Opinion: Media Mangle

The CBS Record on Truth

Past coverage of home-schooling demonstrates the network’s sloppy approach

CBS’s evasion and defensiveness over allegedly forged documents that “60 Minutes II” used as the basis for a report that questioned President Bush’s Texas Air National Guard service is reminiscent of the way the network treated another controversial story.

Memos and notes that supposedly originated from a now deceased National Guard Lt. General, Jerry Killian, claim he was pressured to “sugarcoat” the president’s service record in the early 1970s. Many sources, including document and handwriting experts, other former guard officers, and Killian’s own family claim the documents are fakes.

At this writing CBS, and star anchor Dan Rather who delivered the report, stand by their story. But the details of the network’s stonewalling on the Bush/National Guard story are similar to its handling of a “CBS Evening News” report last year.

In October 2003 the “Evening News” aired a two-part report on “The Dark Side of Homeschooling,” in which correspondent Vince Gonzales alleged that an undercurrent of child abuse exists amidst the growing educational movement. CBS all but called for increased government oversight of homeschooling because of the supposed existing dangers.

The network based almost its entire first night’s “Eye on America” spot on a case in Johnston County, N.C., in which Nissa and Kent Warren’s 14-year-old son Brandon committed suicide after he shot to death his half-sister and brother in 2001. CBS neglected to mention that the county social services department had intervened several times in the Warren case, but failed to protect the Warrens’ three children. Instead, producers and Gonzales focused on the alleged laxity of state homeschooling laws.

The network zeroed in on the same theme in the second night’s report, offering up five more cases in which Gonzales said homeschooling was related to child abuse, although few details were provided. A review of those cases showed that other factors were in play, and that states’ homeschooling laws did not prevent authorities from identifying obvious problems. Despite objections from dozens of U.S. congressmen about the irresponsible report, CBS News President Andrew Heyward supported his division’s work. The vociferous homeschooling movement was apoplectic.

The parallels between this story and CBS’s report on President Bush’s National Guard service reveal a consistent modus operandi for its news gathering and the way it circles the wagons when under fire.

First, both stories demonstrated that CBS is more than willing to seize upon a theory and find facts to support it, scant though they might be. However Rather received the probably false Killian documents, the best his people could do was find a wealthy supporter of Democratic presidential candidate John Kerry to claim that he helped young George W. Bush avoid service in Vietnam by getting into the Guard. Meanwhile CBS seemingly — because it hasn’t made available the names of any other experts — relied on a single handwriting expert, not a document expert, to verify that the “Killian papers” were authentic. The substantiation was shaky.

Similarly in the homeschooling story, CBS developed an idea and forced evidence that didn’t fit. Rather than show that parents were able to elude detection of abuse because of homeschooling laws, Gonzales and Co. cited cases in which authorities were already aware of problems or adoptive parents weren’t thoroughly vetted. Homeschooling had nothing to do with it.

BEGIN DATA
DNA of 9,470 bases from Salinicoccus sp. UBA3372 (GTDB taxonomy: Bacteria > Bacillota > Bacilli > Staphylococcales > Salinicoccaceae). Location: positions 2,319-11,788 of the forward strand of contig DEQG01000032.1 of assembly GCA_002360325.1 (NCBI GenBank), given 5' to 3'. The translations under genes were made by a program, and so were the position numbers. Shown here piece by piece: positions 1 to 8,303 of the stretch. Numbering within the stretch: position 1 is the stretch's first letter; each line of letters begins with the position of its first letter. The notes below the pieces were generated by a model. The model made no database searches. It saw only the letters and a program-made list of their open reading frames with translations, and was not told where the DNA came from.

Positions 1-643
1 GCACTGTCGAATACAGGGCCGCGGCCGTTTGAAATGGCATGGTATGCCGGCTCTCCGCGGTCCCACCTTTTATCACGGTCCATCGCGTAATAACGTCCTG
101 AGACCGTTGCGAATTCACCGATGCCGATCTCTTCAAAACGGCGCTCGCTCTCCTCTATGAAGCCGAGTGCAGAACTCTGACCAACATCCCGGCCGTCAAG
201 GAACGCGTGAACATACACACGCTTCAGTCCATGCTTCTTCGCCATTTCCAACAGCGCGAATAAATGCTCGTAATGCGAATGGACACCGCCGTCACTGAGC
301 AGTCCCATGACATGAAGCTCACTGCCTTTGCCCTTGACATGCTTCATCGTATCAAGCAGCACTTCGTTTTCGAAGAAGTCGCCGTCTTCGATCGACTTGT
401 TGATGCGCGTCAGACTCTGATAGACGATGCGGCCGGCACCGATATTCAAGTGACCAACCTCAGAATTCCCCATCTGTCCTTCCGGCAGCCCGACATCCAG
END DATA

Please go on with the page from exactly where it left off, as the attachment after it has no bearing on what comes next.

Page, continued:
In the Bush story Killian’s son, Gary, was interviewed by “60 Minutes II,” and he gave producers the names of several individuals who would provide a conflicting account to the documents. His interview ended up on the cutting room floor and the sources he provided for the story were not used.

Hal Young, president of North Carolinians for Home Education, had a similar experience. He said he was interviewed extensively for the story and “stayed in constant contact” with CBS News as it put together its report. “We gave them every piece of information we had,” he told me, and recommended that they talk to North Carolina’s Department of Social Services about the Warren case. He also recommended the network talk to representatives of the Home School Legal Defense Association and the National Home Education Research Institute, whom Young said had national expertise on the issue. He said the CBS reporters told him it was “not the story we wanted to tell.”

Now, in the Bush case, CBS refuses to reveal how it received the papers or who its other document experts are, despite Rather’s claim that they came from “unimpeachable sources.” Under fierce criticism, the network asked handwriting expert Marcel Matley not to do interviews with other media about the report. Nor will CBS make story producer Mary Mapes available to answer questions.

Likewise in the homeschooling report, Gonzales claimed there were “dozens of cases of parents convicted or accused of murder or child abuse who were teaching their children at home, out of the public eye.” When I asked CBS News for those specific “dozens of cases,” I got a vague statement from spokeswoman Andie Silvers: “Over the several months of the CBS News investigation we were able to confirm (these) findings with news reports, government agencies, and other sources.”

In other words, just as it is now with the Bush/National Guard story, CBS News is saying “just trust us.” The preponderance of evidence and CBS’s behavioral patterns tell me not to.

Paul Chesser is associate editor of Carolina Journal. Contact him at [email protected]